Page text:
Since its first description in 1983, laparoscopic appendectomy has gained acceptance as a treatment modality for acute appendicitis. Compared with open surgery, it has been proven to be less painful with better cosmesis.
When laparoscopic appendectomy is performed, the laparoscope is usually introduced into the abdominal cavity through a periumbilical incision and two additional laparoscopic instruments are inserted through 5-mm incisions and placed in a triangular fashion. This allows a completely intracorporeal appendectomy.
With the advent of minimal invasive surgery, the number of ports has been reduced to further improve cosmetic outcome. Single port laparoscopic appendectomy that requires only a single incision is becoming more popular. Various methods have been reported, from a single incision at the right iliac fossa to use of a single suprapubic incision that can be concealed in the pubic hair. A recent study concluded that the single port method is technically feasible even in children.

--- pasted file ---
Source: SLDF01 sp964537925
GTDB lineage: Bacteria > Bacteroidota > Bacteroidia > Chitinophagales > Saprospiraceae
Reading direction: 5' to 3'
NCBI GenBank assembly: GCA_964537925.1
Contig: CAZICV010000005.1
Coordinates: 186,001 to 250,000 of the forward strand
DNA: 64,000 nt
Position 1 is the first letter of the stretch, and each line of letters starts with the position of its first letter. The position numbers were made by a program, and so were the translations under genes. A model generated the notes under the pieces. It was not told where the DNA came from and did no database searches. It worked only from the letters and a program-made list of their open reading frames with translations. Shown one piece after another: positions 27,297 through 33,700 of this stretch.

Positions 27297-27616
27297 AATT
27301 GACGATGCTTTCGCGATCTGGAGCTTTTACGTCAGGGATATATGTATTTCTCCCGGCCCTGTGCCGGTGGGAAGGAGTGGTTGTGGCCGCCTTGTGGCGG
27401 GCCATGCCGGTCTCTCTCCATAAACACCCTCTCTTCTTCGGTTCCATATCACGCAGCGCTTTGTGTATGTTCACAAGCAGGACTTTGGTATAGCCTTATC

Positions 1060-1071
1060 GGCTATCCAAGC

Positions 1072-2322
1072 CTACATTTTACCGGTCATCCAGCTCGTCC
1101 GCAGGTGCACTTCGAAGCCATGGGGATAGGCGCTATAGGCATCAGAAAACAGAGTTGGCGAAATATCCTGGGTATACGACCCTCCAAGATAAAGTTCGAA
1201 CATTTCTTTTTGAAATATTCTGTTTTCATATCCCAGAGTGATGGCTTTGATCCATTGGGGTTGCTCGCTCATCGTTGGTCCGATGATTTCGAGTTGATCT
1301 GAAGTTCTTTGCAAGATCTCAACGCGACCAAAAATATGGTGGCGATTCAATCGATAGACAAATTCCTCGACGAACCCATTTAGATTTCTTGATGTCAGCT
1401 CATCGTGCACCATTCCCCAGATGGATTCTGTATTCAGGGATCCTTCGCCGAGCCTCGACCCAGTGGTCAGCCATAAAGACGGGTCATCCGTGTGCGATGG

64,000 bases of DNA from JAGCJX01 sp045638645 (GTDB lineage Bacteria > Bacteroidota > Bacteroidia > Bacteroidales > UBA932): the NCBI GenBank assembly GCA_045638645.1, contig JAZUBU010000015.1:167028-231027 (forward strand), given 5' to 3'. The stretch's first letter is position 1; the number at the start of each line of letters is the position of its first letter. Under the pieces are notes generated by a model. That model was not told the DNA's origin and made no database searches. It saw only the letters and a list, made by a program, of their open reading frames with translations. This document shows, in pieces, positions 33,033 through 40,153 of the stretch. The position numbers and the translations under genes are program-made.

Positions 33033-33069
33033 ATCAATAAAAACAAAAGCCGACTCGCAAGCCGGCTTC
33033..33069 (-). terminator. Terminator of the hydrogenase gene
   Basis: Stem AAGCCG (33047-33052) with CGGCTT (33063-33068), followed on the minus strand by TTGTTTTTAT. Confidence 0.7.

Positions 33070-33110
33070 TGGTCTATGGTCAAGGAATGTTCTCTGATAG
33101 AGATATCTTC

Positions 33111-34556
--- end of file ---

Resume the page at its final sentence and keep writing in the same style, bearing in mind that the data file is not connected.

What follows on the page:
Transumbilical Single Port Laparoscopic Appendectomy
Among these methods, a single incision at the umbilicus is virtually scarless. There have been successful reports of the use of this transumbilical procedure in appendectomy, cholecystectomy, and other operations .
Transumbilical single port laparoscopic appendectomy (TUSPLA) is a form of single incision laparoscopic appendectomy that utilizes the transumbilical incision. Because the umbilicus has natural skin folds, has virtually no subcutaneous fat, and has a natural depression, TUSPLA can be performed easily even in obese patients.